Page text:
I met Ann on the training course at the Constructive Teaching Centre when she was assigned to me as my private pupil. It was the custom on the training course for pupils in their first year, to have private lessons with one of the teachers. Ann was mine, and we got on so well that she stayed with me for a second term. As she said in her graduation speech I was just “the right teacher at the right time” for her. But she was also a fantastic pupil for me. Ann had had her first AT lesson at Lansdowne Road before I was born!

She had had a few lessons over the years, and then in later life had decided to train. Not only was she the oldest trainee I had worked with, but she had had physical difficulties for years, and was challenging to work with. I am so grateful to her because I learnt so much from our work together and it was a real pleasure to see her years weigh less heavily on her as she went through her training so that she emerged at the end of it with a youthful spring in her step and an upright and lively demeanour which absolutely belied her age. And beyond this, her mind was so very alive, and our discussions so acute and engaged that I think we sharpened each others understanding. This, for me, is teaching as it should be.

Pupil's testimonial

‘“Old men should be explorers”, says the poet. That’s all right then since I, in my eighties, am exploring in a big way. I’m learning the Alexander Technique.

At my sort of age a new undertaking has to provide quite a lot of satisfaction at each stage of the journey. I’m not going to make myself exhausted and hopeless in a quest for something I might never reach; nor have I a strong physique, a shore of physical energy, so a tough regime is “out” as far as I’m concerned.

Any exploration has a mental component, but the Alexander enterprise is light on memory, which in my case is a diminishing faculty. It requires a lot of attention and awareness and thought but it’s the kind of thinking I can still manage.

And of course, as I age, I need real interest and care from those journeying with me, showing the way, teaching me. It is good to be reminded that change and growth in body, mind and spirit remain a possibility until death takes over.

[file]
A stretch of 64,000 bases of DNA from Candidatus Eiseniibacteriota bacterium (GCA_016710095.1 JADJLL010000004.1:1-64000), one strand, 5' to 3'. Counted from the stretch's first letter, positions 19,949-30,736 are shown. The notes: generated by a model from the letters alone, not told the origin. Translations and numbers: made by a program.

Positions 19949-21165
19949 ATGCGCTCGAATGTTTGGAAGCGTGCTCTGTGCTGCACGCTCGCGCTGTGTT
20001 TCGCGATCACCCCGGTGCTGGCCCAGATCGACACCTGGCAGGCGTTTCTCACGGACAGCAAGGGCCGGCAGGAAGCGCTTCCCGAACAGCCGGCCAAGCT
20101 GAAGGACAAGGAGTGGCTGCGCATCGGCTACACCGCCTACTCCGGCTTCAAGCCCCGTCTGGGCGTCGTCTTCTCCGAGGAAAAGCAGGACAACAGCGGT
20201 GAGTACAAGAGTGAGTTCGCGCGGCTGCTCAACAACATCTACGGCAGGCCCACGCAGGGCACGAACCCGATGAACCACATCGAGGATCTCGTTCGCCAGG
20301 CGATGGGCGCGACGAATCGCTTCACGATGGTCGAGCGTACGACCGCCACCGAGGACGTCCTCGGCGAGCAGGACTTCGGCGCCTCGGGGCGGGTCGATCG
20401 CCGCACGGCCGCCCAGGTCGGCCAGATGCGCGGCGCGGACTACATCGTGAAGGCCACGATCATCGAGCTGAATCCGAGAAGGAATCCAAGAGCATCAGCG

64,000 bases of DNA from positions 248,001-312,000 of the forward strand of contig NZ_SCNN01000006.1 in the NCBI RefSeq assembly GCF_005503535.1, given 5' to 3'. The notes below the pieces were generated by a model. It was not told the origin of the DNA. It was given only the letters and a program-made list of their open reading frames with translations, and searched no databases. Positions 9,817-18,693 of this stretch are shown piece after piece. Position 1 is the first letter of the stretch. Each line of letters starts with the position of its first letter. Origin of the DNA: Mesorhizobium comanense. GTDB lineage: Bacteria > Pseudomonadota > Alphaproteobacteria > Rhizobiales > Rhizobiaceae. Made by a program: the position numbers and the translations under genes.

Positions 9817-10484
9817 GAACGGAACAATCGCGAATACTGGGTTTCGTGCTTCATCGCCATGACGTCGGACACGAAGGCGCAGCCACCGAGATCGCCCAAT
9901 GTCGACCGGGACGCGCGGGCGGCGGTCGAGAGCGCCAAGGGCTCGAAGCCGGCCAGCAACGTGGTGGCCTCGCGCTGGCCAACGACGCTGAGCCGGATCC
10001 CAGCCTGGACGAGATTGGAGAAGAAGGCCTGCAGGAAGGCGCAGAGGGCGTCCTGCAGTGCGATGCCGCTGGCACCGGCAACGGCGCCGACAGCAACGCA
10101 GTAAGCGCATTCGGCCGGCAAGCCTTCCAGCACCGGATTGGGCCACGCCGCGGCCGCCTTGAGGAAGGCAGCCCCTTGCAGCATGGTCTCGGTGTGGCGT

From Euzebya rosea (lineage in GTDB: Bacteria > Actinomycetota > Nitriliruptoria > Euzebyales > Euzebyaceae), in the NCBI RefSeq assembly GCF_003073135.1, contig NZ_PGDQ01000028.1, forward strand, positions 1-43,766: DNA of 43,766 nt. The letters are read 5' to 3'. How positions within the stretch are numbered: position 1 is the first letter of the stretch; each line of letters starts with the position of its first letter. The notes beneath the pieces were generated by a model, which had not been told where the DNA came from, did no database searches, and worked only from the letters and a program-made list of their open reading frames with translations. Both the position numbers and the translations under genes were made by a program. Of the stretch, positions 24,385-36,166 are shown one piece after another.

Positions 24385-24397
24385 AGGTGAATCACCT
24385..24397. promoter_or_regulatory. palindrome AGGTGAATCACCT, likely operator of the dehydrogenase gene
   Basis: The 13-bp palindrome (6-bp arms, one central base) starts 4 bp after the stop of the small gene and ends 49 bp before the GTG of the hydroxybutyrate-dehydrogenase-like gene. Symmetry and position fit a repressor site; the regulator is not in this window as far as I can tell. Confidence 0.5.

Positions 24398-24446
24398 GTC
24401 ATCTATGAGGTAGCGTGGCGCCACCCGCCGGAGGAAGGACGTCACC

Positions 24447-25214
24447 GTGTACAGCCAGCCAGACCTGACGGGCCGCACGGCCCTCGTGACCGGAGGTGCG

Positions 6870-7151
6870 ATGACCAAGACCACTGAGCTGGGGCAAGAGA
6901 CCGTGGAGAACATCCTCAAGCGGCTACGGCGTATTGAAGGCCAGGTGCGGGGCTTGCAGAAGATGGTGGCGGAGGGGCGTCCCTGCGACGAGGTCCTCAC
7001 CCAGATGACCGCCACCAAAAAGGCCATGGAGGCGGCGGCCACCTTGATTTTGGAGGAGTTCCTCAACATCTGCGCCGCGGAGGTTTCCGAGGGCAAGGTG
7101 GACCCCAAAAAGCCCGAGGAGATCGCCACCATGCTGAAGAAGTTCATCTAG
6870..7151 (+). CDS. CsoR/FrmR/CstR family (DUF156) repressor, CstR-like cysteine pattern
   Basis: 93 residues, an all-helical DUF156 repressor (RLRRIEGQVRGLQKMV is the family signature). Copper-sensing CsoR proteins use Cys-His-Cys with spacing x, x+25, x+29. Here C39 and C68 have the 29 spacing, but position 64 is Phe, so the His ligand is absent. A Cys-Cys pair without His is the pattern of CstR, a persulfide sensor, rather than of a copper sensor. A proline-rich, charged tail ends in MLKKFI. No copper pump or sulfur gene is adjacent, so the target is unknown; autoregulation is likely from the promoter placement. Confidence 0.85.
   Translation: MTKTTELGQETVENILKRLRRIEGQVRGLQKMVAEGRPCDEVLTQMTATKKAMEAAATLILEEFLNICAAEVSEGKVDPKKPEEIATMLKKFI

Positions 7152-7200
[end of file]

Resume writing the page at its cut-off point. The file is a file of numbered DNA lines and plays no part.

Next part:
So, for me, to explore the Alexander way of life is ideal. There is no ultimate goal so possible lack of years is not a problem; with this technique one learns to live in the present, an increasingly fruitful present.

I had one lesson in my early twenties, and much later in my fifties several more, before, for various reasons, I had to give them up. The Alexander Technique was at those times a priority on neither my time nor my purse. And perhaps I felt that I knew enough about it to continue on my own. Then, the motivation was to improve posture, to straighten and flatten a rather crooked and rounded back. In my late seventies it had become quite simply a necessity if I were to avoid becoming one of those old women whose chin rest on her chest, eyes peering up from a collapsed torso. I have neither osteoporosis nor an arthritic spine; it was rather that by this time I totally lacked the energy to make myself stay upright. At every opportunity I’d make a bee-line for the nearest chair upon which to slump.

The first lesson when I was 78 showed me a way out of the impasse and I knew at once that it was my only, but very real hope.

I was required to stop trying, forget my goal, never mind the outcome; just to leave myself alone and let the teacher, as it seemed, do all the work. I came way feeling taller, light and optimistic. During the last three or so years of regular lessons I am gradually losing the life-long habits of tightening my muscles, pulling my front down and hunching my poor back – a very tiring way of using ones body.

As time goes on I find myself feeling stronger, years younger, more agile, and able to climb up and down stairs without hurting my knees, to do gardening with no back pain and to stand happily. Not to mention becoming less critical, more open and poised.

I think what happens is that during lessons teachers give one the experience of lightness, freedom and balance in such a way that the nervous system is able gradually to adopt it “as standard”. It is “man’s supreme inheritance” to quote the title of one of Alexander’s books; my inheritance that I am bit by bit appropriating. I shall not die having totally missed out on it.

Here is something that we can begin to learn at any age, and thankful I am that I came across it in time. Old men can be explorers!’

Ann Smith